There is nothing more common or necessary among men than faith. We exercise faith in the laws of nature and act upon it constantly. We till the soil and sow the seed in full faith in a future harvest to be brought forth by the continued operations of natural law, reasoning that the sun which shines to day will shine again to-morrow, that the showers of yesterday will be repeated, and that vegetation will still be true to the old law of development and growth under these favorable conditions. Who thinks of questioning these things?
Surely no one will question them who has become thoroughly acquainted with these methods in the past, and faith in them for the future is reasonable; while, on the other hand, doubt and unbelief would be unreasonable and foolish. The man who would refuse to plant for fear the sun would not rise again or the rain fall, would be rightly considered a fool. Why? Because faith is the only reasonable thing where the ground of faith is so well established. Even a child would laugh at another child who could not trust his parents for to-morrow’s necessities when to-day’s and yesterday’s were abundantly provided for: his lack of faith would be so unreasonable. And just so when we have become acquainted with God, as all may who will study his works and ways in nature and revelation, to doubt is foolish; while full faith, perfect confidence in his wisdom, justice, love and power, is the only reasonable conclusion.
Therefore it is that “without faith it is impossible to please God.” Thus faith, being a reasonable conviction of things unseen, becomes a basis of hope for the things which God has promised. As Paul expresses it, “Faith is a basis of things hoped for, a conviction of things unseen.” (Heb. 11:1.) With the same confidence, therefore, with which we look for an autumnal harvest from our spring time seed-sowing, before we see any sign of that harvest, we should also look for the fulfilment of all God’s promises in due season, even before we see indication of their fulfilment.
There is no difficulty in exercising faith in God and in any and all of his promises, if we acquaint ourselves with his character and in simple sincerity apply our hearts unto the instructions of his Word. Our faith in all God’s promises should be as unwavering as our confidence that to-morrow’s sun will rise. Thus it was in the cases of some commendable examples to which the Apostle Paul refers (Heb. 11)—of Abel, Enoch, Noah, Abraham, Jacob, Joseph, Moses, Gideon, Barak, Samson, Jephthah, David and Samuel, and the prophets, who, by faith in the promises and directions of God, subdued kingdoms, shut lions’ mouths, quenched the power of fire, raised dead ones to life, and, in hope of a better resurrection submitted to privations, persecutions and ignominious deaths, having faith in the promise of God, in due time to reward their loyalty to him and to the principles of truth and righteousness. When God declared that a flood was coming and commanded the building of an ark, the reasonable course was to build the ark and to warn men, altho the flood, and every indication of it, tarried for many years.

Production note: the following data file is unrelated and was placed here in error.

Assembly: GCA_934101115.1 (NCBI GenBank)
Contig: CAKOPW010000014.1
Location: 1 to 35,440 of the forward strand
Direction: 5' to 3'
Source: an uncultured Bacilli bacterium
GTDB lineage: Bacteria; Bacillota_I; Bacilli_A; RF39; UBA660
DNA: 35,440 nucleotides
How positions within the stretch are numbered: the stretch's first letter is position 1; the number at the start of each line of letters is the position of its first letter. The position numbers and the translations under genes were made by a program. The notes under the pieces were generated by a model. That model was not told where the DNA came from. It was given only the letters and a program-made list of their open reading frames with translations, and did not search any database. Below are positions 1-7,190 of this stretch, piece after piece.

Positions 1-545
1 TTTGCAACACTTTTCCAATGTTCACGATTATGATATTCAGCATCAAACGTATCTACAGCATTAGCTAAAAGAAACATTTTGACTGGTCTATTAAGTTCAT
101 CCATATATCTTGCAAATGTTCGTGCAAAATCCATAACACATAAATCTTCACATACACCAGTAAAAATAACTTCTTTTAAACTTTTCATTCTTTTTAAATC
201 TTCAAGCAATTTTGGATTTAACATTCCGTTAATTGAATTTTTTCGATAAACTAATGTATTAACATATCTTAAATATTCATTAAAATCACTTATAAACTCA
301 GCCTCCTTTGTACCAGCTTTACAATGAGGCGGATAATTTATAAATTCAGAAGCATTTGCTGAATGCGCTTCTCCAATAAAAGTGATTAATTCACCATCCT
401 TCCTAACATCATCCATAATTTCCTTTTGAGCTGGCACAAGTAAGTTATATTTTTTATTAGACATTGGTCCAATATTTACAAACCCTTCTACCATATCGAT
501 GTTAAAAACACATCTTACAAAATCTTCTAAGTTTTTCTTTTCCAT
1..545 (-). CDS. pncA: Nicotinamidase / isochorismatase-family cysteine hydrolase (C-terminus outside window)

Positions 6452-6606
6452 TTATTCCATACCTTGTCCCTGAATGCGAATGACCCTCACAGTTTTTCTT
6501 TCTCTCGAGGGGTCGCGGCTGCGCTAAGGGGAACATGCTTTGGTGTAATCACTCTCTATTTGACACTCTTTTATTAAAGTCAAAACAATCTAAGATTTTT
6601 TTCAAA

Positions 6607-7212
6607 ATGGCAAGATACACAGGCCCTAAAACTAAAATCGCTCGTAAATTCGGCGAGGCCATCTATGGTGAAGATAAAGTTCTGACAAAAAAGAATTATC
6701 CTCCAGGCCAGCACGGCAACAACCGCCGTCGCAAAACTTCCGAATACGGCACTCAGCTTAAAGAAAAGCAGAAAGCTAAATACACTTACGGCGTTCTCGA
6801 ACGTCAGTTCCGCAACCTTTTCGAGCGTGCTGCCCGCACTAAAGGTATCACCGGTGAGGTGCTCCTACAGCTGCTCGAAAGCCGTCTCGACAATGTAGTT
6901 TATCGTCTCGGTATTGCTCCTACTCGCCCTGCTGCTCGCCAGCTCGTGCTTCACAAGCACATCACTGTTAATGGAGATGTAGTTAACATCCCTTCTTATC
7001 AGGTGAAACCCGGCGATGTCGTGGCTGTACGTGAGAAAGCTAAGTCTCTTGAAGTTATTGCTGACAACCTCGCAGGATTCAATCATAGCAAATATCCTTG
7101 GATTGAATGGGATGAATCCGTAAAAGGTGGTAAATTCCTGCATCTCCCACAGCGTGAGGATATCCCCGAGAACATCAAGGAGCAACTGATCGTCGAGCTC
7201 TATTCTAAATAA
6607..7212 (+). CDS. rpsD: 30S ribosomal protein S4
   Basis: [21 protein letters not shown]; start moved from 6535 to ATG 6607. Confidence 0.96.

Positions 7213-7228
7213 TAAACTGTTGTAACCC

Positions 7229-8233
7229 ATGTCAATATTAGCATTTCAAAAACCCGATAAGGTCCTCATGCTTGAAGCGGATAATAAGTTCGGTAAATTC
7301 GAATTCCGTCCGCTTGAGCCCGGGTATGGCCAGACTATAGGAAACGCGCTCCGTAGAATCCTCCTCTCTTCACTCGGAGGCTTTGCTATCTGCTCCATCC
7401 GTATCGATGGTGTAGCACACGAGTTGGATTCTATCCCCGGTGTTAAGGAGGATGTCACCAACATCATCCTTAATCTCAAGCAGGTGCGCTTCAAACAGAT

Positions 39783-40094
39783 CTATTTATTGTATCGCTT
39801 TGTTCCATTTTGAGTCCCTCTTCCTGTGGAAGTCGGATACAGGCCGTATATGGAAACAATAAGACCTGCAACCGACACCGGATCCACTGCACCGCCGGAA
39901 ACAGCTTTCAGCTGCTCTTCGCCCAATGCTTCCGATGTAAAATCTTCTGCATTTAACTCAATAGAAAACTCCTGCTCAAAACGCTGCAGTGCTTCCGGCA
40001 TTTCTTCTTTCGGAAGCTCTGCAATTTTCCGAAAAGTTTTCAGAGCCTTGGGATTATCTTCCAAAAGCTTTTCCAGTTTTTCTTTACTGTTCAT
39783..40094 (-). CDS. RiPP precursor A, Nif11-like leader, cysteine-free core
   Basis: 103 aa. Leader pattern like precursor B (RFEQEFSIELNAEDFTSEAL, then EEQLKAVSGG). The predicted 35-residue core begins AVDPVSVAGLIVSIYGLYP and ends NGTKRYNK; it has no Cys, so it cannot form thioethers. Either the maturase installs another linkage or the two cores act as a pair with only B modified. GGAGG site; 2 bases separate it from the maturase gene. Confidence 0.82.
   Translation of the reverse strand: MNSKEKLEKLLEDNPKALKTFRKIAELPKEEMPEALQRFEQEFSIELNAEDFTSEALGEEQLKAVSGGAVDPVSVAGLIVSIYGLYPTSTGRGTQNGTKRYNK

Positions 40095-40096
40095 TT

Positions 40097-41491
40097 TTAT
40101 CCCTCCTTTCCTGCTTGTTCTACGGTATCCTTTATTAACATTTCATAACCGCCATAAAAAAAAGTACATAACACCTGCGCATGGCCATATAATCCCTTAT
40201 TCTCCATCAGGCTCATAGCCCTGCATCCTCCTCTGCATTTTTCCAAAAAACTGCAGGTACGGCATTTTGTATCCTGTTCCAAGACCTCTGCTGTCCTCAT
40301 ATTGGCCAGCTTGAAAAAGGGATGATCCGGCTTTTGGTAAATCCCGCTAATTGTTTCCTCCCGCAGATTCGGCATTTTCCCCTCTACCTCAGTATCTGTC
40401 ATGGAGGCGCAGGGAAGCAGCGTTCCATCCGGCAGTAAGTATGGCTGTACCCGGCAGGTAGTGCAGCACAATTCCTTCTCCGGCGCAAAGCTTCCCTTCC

Similarly, when God commanded Abraham to sacrifice his son, it was reasonable for Abraham to obey the command and to leave to God the fulfilment of the promises which centered in that son. When he commanded Lot to flee out of Sodom it was the only reasonable thing for Lot to do, to make haste and depart, tho the morning was gloriously fair.
These were commendable acts of simple, implicit and reasonable faith. But observe that in every instance of faith commended in the Bible there was good ground for faith; there was a clear command of God, a well defined principle of truth and righteousness; and no foolish imaginations or vague impressions were blindly followed. How foolish Noah would have been to spend energy and valuable time in building an ark and warning the people, if he had only imagined that a flood was coming. How culpable Abraham would have been in laying his son on the altar of sacrifice, had he only imagined that God desired him to do so. And how insane Lot would have appeared in hastening out
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of Sodom that bright morning declaring that the city
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would be destroyed, had he been given no reliable divine assurance of it.